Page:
The more I read, the more I discovered. The worship of female deities appeared in every area of the world, presenting an image of woman that I had never before encountered. As a result, I began to ponder upon the power of myth and eventually to perceive these legends as more than the innocent childlike fables they first appeared to be. They were tales with a most specific point of view.
Myths Present Ideas That guide perception, conditioning us to think and even perceive in a particular way, especially when we are young and impressionable. Often they portray the actions of people who are rewarded or punished for their behavior, and we are encouraged to view these as examples to emulate or avoid. So many of the stories told to us from the time we are just old enough to understand deeply affect our attitudes and comprehension of the world about us and ourselves. Our ethics, morals, conduct, values, sense of duty, and even sense of humor are often developed from simple childhood parables and fables. From them, we learn what is socially acceptable in the society from which they come. They define good and bad, right and wrong, what is natural and what is unnatural among the people who hold the myths as meaningful.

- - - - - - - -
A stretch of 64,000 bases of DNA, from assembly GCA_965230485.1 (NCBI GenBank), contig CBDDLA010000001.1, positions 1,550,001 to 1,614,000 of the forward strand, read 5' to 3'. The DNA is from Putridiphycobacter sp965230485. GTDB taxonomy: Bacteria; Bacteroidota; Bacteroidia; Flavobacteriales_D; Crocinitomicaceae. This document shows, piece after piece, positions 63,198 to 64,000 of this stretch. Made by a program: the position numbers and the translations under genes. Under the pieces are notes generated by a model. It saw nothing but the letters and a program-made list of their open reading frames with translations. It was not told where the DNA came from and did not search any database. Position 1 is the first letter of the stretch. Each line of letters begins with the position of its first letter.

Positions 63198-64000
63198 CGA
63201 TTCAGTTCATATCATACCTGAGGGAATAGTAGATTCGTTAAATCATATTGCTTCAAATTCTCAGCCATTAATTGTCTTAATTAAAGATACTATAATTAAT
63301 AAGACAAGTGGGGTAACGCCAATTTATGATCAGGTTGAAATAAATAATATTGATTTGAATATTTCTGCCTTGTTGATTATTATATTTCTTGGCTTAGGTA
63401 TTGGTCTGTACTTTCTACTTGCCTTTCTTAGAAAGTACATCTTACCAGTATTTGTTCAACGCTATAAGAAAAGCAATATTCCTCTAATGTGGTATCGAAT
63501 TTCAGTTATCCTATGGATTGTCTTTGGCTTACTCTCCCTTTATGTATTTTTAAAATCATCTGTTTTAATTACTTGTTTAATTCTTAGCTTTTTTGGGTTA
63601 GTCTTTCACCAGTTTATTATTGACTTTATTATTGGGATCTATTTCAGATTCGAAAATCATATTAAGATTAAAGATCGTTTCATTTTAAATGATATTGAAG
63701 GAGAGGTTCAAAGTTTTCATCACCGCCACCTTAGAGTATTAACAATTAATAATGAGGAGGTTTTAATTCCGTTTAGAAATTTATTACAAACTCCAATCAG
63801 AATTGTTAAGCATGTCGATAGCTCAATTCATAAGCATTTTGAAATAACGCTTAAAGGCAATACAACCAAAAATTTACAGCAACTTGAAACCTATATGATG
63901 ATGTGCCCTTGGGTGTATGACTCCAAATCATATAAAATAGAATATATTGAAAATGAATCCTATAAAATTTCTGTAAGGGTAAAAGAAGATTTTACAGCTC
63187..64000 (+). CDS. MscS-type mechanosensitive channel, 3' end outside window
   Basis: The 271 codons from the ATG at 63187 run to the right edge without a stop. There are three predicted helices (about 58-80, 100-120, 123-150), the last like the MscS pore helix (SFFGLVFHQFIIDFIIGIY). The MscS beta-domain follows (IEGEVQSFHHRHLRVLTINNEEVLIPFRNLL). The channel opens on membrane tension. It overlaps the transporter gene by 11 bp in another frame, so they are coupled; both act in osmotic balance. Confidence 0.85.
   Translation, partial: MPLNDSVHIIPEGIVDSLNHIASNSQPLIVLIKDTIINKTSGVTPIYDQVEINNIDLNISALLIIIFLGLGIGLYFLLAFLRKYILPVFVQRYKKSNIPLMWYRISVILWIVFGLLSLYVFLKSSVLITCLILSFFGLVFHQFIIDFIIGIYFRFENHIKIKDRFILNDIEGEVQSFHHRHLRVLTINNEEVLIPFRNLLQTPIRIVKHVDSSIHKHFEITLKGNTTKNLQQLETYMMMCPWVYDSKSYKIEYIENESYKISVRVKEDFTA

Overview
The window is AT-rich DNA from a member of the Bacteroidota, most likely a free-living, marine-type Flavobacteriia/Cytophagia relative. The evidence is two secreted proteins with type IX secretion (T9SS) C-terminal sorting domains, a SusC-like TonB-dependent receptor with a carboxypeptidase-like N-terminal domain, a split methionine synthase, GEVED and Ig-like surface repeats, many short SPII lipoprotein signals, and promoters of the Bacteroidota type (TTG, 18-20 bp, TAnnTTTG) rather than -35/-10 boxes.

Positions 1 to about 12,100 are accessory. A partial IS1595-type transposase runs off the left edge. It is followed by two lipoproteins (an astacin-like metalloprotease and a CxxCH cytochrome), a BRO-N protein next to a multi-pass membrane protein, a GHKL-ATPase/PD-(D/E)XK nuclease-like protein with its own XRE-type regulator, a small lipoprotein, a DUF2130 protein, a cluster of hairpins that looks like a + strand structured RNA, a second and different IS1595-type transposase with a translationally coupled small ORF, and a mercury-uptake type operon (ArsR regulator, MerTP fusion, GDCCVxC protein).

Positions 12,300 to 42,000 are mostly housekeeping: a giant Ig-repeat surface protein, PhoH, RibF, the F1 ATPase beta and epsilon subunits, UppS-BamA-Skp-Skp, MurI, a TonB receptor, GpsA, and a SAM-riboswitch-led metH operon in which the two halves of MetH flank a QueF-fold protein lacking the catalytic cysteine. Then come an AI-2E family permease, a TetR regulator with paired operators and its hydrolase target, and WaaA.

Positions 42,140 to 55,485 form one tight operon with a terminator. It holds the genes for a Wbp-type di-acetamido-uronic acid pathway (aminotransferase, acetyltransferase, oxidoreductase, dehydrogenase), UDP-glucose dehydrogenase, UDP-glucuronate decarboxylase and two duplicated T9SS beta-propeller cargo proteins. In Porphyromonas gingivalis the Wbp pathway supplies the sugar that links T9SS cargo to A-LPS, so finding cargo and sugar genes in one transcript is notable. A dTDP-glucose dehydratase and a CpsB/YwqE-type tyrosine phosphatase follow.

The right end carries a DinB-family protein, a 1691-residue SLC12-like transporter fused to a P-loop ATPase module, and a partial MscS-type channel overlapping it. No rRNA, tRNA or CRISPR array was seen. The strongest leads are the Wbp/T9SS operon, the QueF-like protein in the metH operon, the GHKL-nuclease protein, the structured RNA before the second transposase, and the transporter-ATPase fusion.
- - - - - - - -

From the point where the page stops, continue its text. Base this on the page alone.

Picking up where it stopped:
It was quite apparent that the myths and legends that grew from, and were propagated by, a religion in which the deity was female, and revered as wise, valiant, powerful and just, provided very different images of womanhood from those which we are offered by the male-oriented religions of today.
Merlin Stone (1931-2011) was an American author, sculptor, and professor of art and art his- tory. Noted as one of the foremothers of goddess and feminist spirituality in the 1970s and ‘80s, her literary works include When God Was a Woman, Ancient Mirrors of Womanhood: A Treasury of Goddess and Heroine Lore from Around the World, and Women Against Racism.
From When God Was a Woman by Merlin Stone, copyright © 1976 by Merlin Stone. Used by permission of Doubleday, an imprint of the Knopf Doubleday Publishing Group, a division of Penguin Random House LLC. All rights reserved.